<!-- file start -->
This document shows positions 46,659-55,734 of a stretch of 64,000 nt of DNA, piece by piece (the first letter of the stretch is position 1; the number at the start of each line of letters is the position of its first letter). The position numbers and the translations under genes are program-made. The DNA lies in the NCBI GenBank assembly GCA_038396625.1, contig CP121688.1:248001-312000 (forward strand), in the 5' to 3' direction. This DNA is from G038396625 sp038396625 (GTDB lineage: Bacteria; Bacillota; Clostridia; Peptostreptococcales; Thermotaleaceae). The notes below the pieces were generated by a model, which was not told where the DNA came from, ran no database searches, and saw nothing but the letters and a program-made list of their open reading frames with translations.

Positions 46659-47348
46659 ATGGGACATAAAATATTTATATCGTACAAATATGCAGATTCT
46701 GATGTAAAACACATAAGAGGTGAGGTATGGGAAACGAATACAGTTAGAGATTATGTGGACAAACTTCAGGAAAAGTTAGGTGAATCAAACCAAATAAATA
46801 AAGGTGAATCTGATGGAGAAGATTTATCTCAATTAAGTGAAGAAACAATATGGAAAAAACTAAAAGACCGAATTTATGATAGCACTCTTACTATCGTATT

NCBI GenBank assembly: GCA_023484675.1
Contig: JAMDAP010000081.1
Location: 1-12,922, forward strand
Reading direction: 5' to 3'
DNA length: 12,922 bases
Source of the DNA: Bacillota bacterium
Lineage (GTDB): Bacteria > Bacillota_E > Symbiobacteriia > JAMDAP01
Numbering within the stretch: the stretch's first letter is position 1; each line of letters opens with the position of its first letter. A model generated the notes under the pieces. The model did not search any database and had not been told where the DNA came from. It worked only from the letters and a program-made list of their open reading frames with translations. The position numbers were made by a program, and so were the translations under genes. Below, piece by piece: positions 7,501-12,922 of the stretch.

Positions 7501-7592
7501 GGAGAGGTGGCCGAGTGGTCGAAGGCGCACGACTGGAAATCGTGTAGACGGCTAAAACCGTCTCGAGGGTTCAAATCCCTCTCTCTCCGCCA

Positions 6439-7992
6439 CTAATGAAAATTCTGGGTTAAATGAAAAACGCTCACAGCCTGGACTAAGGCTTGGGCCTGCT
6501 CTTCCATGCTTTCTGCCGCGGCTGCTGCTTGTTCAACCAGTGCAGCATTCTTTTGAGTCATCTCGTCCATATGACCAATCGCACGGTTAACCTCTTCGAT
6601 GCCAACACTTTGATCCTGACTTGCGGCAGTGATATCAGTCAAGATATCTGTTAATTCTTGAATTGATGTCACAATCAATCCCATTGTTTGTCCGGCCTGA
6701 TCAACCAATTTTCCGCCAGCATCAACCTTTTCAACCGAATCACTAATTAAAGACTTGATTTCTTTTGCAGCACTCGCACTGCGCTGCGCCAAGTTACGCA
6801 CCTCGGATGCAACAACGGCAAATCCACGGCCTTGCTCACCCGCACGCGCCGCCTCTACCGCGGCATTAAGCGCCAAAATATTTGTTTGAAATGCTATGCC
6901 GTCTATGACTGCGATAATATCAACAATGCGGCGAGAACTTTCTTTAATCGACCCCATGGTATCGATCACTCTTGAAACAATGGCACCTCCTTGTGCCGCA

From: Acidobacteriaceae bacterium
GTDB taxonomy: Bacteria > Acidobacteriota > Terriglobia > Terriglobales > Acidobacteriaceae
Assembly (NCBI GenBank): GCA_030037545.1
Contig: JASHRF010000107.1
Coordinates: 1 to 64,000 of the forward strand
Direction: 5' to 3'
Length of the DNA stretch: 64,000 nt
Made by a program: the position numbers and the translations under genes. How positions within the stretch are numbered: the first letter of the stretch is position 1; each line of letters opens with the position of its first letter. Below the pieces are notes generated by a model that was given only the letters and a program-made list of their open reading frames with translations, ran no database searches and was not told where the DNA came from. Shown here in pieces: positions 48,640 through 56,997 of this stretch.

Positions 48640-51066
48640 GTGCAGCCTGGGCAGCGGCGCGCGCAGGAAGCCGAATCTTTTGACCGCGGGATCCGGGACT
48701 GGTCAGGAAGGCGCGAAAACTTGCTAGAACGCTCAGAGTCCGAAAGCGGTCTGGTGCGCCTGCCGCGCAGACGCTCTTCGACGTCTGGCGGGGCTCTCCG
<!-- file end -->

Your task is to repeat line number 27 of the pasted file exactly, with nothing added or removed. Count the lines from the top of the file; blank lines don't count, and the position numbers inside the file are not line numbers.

Coordinates: 1 to 64,000 of the forward strand